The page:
California Enacts Computer Bill
Gov. George Deukmejian of California has signed legislation that streamlines the state's educational-computer initiatives and could significantly increase aid to school districts.
Under the legislation, a new organization called the Educational Technology Committee could by next summer be coordinating a $30-million annual program for equipment purchases, teacher training, and software development.
The committee--whose members will be appointed by the Governor, the state board of education, the state superintendent of public instruction, the speaker of the Assembly, and the president of the Senate--will begin its work in January.
Funds for the first six months of the program are included in the $800-million education-reform package signed by Governor Deukmejian in July.
The committee will spend $500,000 in the six-month period ending July 1.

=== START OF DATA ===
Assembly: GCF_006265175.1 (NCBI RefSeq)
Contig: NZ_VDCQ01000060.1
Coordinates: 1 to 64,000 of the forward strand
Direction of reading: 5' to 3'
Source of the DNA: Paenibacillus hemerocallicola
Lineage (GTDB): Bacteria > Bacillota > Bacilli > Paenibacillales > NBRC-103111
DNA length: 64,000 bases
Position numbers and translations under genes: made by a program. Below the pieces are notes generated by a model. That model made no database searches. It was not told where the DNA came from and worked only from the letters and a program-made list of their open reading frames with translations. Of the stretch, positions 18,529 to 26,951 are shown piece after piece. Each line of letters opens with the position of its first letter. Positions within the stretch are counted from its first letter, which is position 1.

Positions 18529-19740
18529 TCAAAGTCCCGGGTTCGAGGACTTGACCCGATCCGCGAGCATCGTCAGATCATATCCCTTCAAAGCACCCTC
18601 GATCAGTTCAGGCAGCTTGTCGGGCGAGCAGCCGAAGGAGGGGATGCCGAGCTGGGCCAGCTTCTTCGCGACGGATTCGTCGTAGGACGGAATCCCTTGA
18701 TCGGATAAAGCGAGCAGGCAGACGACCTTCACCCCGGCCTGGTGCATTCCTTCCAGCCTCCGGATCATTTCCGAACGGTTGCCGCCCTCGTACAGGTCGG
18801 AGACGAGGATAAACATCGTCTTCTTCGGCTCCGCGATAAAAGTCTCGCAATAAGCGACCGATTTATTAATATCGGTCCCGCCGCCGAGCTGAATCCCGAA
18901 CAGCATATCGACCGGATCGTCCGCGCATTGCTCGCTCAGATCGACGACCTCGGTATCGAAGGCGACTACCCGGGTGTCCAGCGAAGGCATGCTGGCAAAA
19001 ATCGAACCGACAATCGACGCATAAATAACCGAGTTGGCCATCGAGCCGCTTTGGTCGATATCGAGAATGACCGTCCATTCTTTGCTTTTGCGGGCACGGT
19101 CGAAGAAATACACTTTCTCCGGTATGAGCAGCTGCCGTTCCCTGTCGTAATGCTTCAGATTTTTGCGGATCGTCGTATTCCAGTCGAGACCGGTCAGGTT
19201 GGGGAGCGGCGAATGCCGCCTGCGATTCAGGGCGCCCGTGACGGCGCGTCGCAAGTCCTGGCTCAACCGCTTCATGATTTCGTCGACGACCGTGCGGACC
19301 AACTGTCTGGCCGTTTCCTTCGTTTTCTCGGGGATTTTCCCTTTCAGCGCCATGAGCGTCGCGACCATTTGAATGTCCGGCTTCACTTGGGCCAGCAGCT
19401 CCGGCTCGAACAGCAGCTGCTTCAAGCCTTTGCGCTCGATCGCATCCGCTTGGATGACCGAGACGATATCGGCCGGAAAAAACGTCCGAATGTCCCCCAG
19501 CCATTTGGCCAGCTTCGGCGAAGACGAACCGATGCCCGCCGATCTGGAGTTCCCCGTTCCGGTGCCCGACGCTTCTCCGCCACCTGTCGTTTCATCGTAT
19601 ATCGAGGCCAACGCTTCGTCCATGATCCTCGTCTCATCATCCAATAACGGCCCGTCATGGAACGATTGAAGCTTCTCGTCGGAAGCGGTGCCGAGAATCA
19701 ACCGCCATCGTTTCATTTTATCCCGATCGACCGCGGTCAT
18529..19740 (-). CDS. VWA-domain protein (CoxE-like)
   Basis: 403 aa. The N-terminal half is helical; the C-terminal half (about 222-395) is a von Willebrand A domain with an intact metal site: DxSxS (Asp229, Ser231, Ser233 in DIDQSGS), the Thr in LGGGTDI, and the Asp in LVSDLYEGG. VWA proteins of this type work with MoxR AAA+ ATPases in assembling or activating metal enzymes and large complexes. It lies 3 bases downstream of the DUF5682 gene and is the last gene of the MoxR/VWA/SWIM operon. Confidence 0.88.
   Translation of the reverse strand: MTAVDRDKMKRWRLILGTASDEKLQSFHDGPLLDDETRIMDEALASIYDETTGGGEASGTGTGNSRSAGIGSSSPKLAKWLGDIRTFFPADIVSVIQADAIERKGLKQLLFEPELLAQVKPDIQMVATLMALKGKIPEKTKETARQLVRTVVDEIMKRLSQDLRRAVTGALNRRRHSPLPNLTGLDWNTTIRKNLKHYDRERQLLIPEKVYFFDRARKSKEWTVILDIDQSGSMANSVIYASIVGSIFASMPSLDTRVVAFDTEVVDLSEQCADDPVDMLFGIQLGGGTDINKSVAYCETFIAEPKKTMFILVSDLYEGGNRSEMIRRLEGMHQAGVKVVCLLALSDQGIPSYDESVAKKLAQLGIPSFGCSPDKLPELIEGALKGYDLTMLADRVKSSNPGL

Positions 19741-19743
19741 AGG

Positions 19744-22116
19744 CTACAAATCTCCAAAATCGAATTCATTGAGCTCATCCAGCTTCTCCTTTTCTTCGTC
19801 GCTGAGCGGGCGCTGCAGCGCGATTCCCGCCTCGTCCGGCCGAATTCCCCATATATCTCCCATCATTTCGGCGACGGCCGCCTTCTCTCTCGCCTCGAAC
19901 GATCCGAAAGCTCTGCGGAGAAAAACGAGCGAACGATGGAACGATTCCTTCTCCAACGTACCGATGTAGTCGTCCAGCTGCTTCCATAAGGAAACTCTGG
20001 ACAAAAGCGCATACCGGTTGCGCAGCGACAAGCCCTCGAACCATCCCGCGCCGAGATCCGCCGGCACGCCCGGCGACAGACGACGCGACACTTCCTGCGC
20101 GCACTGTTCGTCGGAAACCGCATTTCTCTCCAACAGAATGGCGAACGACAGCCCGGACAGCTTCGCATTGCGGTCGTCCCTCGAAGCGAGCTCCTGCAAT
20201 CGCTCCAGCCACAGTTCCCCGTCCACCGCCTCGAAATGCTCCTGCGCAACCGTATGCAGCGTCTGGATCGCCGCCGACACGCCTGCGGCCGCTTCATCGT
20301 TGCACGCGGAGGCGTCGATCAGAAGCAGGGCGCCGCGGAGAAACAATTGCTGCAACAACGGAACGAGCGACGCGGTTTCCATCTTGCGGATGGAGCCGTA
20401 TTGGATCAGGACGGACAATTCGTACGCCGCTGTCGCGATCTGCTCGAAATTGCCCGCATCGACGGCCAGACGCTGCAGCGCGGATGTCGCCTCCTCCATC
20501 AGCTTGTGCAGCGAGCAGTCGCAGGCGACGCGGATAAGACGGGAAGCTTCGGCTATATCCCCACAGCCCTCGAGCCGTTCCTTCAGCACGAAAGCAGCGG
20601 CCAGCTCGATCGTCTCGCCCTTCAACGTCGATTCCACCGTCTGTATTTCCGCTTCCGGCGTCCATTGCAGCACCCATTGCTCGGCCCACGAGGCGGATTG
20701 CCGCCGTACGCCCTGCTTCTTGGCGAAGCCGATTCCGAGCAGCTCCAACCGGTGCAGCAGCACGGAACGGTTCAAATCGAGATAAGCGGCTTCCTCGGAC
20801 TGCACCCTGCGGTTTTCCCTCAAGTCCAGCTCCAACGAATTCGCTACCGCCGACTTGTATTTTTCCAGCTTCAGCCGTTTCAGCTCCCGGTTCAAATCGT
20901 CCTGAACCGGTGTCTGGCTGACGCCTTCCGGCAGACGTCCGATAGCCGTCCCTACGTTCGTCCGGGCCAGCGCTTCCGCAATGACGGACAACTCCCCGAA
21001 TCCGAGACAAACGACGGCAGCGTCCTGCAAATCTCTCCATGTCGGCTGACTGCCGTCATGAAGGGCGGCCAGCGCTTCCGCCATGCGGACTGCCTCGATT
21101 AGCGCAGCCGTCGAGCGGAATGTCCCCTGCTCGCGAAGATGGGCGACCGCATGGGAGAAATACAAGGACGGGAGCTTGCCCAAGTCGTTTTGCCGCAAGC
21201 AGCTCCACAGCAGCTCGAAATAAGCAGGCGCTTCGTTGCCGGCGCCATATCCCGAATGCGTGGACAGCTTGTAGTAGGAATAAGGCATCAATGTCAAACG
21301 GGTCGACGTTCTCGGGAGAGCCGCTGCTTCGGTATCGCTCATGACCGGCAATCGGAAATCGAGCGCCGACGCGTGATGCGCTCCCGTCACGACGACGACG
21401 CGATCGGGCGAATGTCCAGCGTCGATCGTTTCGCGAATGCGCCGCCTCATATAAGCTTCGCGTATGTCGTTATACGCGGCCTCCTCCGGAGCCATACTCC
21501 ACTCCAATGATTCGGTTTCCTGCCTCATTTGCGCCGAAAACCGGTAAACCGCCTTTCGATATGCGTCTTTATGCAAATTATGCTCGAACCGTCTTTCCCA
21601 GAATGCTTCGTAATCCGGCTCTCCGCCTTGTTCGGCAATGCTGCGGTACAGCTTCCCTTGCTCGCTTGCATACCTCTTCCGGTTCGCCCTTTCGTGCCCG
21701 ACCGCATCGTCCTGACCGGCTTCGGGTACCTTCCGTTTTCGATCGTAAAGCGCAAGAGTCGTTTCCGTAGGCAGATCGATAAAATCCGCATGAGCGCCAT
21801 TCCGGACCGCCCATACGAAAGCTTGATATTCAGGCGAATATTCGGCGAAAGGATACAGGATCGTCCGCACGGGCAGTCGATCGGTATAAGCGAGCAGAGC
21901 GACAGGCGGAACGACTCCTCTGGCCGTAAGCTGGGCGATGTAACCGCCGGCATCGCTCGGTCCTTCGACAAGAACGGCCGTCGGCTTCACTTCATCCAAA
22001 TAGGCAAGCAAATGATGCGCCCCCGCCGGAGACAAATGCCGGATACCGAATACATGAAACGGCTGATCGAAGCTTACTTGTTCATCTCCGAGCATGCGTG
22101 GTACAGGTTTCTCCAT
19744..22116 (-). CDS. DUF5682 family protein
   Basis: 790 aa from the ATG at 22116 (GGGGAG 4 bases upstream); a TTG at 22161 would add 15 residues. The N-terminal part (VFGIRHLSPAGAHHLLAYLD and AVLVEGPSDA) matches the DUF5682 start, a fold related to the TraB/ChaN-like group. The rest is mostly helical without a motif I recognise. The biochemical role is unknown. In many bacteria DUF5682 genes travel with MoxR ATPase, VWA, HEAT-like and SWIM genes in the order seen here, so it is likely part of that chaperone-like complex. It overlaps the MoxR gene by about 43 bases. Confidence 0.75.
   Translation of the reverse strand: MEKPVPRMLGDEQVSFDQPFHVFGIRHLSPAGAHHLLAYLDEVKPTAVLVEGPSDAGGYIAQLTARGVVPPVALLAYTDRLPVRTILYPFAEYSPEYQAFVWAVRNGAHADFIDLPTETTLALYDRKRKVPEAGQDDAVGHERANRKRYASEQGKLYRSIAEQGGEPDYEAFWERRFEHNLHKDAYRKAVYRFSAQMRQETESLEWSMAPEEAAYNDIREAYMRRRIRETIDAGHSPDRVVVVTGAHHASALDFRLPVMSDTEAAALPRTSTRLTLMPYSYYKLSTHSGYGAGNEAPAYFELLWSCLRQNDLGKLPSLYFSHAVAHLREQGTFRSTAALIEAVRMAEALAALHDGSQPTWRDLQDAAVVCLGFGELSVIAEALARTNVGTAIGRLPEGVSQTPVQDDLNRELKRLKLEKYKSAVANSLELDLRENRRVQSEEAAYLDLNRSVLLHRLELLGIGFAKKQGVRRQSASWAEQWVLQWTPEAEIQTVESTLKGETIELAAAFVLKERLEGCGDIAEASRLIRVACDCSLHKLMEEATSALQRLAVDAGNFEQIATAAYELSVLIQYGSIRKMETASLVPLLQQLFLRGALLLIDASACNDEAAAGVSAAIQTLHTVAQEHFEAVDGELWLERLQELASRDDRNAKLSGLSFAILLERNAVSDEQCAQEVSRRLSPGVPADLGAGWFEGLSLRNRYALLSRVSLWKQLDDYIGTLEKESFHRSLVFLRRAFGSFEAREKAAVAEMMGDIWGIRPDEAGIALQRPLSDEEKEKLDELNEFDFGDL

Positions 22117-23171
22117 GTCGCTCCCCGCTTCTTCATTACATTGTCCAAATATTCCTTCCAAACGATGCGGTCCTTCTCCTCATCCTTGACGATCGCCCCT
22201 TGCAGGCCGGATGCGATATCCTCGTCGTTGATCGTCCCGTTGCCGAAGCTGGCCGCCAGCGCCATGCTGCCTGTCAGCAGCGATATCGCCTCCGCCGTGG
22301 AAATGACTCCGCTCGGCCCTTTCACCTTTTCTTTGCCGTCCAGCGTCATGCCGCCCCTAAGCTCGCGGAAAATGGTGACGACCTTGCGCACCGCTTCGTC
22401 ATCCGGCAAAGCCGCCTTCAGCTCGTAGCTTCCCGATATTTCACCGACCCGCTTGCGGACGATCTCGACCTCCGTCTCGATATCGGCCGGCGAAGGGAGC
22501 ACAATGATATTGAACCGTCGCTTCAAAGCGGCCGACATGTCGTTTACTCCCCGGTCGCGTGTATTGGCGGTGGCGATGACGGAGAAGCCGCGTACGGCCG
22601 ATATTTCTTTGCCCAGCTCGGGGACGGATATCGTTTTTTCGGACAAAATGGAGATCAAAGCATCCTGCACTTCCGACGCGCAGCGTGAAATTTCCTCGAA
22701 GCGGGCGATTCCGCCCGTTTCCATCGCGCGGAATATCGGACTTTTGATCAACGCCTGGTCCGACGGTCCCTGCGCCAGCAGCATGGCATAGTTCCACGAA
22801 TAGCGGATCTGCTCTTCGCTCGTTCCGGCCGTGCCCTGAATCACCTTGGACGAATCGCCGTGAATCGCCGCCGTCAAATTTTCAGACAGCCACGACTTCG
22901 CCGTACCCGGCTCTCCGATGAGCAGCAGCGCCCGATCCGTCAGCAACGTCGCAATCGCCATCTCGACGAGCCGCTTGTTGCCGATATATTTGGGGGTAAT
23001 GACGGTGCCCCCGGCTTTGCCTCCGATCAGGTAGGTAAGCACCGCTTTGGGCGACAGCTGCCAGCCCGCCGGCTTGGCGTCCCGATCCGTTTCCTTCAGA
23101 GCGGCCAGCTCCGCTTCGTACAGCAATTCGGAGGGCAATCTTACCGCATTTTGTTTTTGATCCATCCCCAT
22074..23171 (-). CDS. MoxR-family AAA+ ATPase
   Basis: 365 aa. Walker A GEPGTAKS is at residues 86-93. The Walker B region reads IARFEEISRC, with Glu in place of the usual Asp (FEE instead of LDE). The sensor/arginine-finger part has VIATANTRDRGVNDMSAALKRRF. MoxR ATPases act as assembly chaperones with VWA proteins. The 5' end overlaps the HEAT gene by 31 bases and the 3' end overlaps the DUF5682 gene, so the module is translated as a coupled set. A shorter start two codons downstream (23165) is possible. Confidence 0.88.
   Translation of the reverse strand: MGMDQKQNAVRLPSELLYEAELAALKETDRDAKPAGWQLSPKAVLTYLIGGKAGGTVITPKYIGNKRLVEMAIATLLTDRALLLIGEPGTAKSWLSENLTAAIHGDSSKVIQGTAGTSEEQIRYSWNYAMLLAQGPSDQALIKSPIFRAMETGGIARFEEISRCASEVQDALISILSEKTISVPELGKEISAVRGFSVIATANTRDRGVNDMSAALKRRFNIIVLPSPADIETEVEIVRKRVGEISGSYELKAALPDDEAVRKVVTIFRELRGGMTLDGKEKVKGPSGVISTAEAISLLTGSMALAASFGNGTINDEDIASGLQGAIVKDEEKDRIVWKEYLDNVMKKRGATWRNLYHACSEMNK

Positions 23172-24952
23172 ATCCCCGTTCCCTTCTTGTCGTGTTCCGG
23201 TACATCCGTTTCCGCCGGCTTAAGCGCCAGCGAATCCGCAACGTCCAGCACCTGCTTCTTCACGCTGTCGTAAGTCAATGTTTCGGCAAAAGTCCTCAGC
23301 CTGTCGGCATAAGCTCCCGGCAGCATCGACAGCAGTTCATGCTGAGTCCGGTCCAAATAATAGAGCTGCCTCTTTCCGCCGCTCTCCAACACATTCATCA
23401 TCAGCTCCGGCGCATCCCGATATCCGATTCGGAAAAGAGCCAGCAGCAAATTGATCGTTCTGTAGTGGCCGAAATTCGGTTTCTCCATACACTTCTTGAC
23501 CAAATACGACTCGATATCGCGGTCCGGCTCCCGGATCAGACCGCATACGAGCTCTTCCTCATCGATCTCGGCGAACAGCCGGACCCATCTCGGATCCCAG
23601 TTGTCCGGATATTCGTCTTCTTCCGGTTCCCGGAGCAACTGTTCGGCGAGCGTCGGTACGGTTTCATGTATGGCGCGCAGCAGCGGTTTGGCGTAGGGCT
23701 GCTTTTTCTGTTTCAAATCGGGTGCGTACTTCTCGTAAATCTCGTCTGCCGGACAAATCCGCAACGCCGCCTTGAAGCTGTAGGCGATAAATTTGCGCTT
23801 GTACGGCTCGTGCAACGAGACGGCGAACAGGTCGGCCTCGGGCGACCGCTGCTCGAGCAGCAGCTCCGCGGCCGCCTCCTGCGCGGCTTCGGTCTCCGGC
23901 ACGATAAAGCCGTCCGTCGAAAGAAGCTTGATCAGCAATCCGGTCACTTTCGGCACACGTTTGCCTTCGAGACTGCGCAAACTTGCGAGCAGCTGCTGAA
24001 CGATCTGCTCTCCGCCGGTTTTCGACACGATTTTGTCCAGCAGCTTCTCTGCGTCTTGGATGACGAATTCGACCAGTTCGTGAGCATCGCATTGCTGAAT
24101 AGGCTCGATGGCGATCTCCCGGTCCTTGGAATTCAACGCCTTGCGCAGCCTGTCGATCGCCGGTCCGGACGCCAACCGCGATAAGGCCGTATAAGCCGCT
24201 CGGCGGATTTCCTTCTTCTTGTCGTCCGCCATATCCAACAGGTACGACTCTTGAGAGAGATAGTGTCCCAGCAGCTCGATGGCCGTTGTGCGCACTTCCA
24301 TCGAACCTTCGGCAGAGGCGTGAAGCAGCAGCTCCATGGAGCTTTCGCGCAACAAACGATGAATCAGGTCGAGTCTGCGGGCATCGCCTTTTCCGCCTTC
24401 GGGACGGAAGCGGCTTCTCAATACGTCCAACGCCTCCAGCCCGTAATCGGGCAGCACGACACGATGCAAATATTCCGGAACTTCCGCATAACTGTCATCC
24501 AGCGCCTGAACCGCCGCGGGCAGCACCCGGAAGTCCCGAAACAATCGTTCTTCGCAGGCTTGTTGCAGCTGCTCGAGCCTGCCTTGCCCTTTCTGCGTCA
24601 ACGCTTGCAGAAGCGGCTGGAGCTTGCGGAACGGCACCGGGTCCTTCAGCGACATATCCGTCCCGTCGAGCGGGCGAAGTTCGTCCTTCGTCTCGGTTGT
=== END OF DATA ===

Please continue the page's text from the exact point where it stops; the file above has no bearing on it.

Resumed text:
An aide to Assemblyman Richard Katz, who sponsored the measure, said the Governor and legislative leaders expect to appropriate about $30 million annually for five years for the program, beginning in July. An official in the state's education department said the committee could receive a smaller amount.
The committee's main job will be to distribute matching funds to districts for purchases of computer equipment and training for teachers, said Sharon Sprowls, Assemblyman Katz's education adviser. The state will provide $9 for every $1 a district spends for such purposes, Ms. Sprowls said.
The committee will also make grants for the development of educational software, the creation of a television series about the role of com-puters in society, the establishment of teacher-training programs at colleges and universities, and research on computer-assisted instruction. Efforts in those areas so far have been haphazard, an education department official said.
The state's teacher-education centers, a major component of the "Investment in People" program of former Gov. Edmund G. Brown Jr., will not fall under the new committee's authority. The 15 regional centers, which offer computer training for teachers, have a $15-million annual budget.
Ms. Sprowls said the committee would also attempt to attract donations from private companies for its projects.--ce
Vol. 03, Issue 06